Empowering young advocates for safe abortion in Nepal

In Nepal, abortion was legalized back in 2002. This decision was made to reduce the high maternal mortality and morbidity attributed to unsafe abortions. However, the government’s lack of effort to educate the population about safe abortion and its legal provision means that many people are still unaware of their rights. 

Abortion is legally available on request up to 12 weeks, and in some circumstances beyond, but not everyone knows about this entitlement. According to Nepal’s 2016 Demographic and Health Survey, only 41% of women of reproductive age were aware of the legal status of abortion. Of those who knew that abortion is legal, only 48% actually knew where to obtain safe services. We know that young people face particular barriers to safe abortion, including judgements from their family as well as health care providers. 

We want to empower young people to be able to make their own decisions about pregnancy and abortion. 

At Visible Impact we know that despite the legal status of abortion, Nepalese communities still suffer a deep-rooted abortion stigma, making reproductive health advocacy uneasy. So, with SAAF funding we set up the Youth for Access to Abortion for Youth (YAAY) project.  

As the Youth Engagement and Advocacy Officer for the project, I have been involved in a truly transformative journey with 28 promising Youth Champions, four from each of Nepal’s seven provinces. Mentoring the 28 champions and witnessing their advocacy journeys from the beginning of their year-long tenure to the end, where they handed over the championship to the next cohort of equally passionate champions, was a great learning and growing opportunity for me as well. 

Talking about abortion for the first time. 

All our Youth Champions take part in an intensive ‘abortion boot camp’ where they learn safe abortion advocacy skills and have a chance to clarify their own values. After they have been through this training, learning from experts in various fields, they deliver community-based discussions. 

Reaching 1800+ individuals in 20 districts of all seven provinces of Nepal, it was very inspiring for me to witness our champions take the educational sessions even to geographically hard-to-reach areas. From the hills to the plains, champions conducted these sessions in venues ranging from community schools, colleges, and health facilities in their respective provinces. Most of the sessions saw participants involved in safe abortion related conversation for the first time. In these sessions, young people were generally found to be very receptive compared to the elders who were more likely to perceive abortion to be a sin. 

Engaging with government officials.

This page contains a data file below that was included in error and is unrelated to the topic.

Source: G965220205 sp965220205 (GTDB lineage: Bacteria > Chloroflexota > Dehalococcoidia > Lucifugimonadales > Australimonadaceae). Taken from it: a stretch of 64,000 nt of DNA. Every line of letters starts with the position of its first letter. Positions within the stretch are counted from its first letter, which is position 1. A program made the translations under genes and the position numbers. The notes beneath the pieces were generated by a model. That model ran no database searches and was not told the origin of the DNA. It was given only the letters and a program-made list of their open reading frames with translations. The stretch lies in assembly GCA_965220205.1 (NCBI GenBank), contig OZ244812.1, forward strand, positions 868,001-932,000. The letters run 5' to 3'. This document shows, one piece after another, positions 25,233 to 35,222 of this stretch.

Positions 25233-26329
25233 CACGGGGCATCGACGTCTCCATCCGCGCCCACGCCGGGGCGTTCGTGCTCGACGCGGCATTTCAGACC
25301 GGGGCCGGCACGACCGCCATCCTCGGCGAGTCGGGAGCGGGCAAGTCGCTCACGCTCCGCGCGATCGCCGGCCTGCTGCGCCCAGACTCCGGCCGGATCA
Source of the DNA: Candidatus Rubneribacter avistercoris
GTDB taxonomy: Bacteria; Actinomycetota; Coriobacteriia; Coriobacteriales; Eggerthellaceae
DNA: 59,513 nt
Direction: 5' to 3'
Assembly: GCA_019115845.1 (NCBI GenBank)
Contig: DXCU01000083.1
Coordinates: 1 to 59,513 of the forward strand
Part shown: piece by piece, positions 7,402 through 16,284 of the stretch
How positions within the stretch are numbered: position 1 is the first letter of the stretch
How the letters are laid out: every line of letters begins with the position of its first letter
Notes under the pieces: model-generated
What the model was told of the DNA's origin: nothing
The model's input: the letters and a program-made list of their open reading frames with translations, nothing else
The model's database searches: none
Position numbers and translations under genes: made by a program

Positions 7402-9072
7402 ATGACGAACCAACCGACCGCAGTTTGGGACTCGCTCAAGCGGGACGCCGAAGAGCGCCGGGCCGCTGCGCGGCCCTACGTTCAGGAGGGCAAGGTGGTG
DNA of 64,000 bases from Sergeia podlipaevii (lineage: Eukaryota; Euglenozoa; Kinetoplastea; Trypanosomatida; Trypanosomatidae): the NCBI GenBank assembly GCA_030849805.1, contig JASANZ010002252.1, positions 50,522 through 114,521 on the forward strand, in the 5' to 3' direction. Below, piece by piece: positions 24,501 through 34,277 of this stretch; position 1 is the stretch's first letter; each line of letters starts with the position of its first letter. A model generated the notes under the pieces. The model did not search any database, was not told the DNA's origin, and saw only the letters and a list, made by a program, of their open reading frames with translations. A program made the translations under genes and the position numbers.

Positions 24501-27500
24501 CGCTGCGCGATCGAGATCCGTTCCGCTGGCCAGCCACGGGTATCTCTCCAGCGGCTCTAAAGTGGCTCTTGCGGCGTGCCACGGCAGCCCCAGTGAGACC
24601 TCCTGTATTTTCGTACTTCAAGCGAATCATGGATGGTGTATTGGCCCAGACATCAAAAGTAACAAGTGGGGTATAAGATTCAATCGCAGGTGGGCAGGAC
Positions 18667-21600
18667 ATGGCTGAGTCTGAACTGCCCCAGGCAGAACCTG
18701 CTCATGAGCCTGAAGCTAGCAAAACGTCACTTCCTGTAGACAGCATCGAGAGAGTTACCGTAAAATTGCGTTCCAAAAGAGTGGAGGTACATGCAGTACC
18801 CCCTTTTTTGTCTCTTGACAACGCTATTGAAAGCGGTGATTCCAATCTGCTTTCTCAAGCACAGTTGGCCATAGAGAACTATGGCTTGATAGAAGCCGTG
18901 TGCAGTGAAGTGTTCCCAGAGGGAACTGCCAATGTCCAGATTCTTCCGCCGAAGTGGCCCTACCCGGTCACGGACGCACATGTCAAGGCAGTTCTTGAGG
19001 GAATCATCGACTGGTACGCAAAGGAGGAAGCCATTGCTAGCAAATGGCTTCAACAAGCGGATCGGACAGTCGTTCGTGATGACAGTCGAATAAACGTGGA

Parallel to community engagement, our Youth Champions took the lead in lobbying provincial and local government representatives. They were able to share their recommendations based on the reflections from the awareness sessions. Armed with experience, personal stories, and a passion for change, they advocated for youth friendly, stigma free, accessible, and quality safe abortion services. Despite our skepticism regarding the government’s engagement on this issue, the heartwarmingly positive response received from the officials remained constant throughout all these meetings.   

I’ve seen such a positive change in our Youth Champions. 

The journey with our current group of Youth Champions has come to an end, but the impact of their advocacy – for sure – will resonate for years to come in the reproductive health advocacy landscape in Nepal. As I was undertaking monitoring visits, I could trace a sky of difference in the confidence possessed and demonstrated by the champions during their first and their final activities. Witnessing the transformation in their communication, coordination, event management skills, along with their resourcefulness in terms of safe abortion advocacy has been immensely rewarding. Champions now understand that empowered, informed communities and progressive policies are the lasting legacies of any advocacy endeavor. As I acknowledge the accomplishments of the past year, I also look forward to creating much more aware communities with the forthcoming cohort of youth champions. We do this by dismantling taboos, dispelling myths, and fostering a supportive environment for discussing reproductive health.  

By Manisha Thapa, Youth Engagement and Advocacy Officer at Visible Impact, a SAAF grantee partner in Nepal. 

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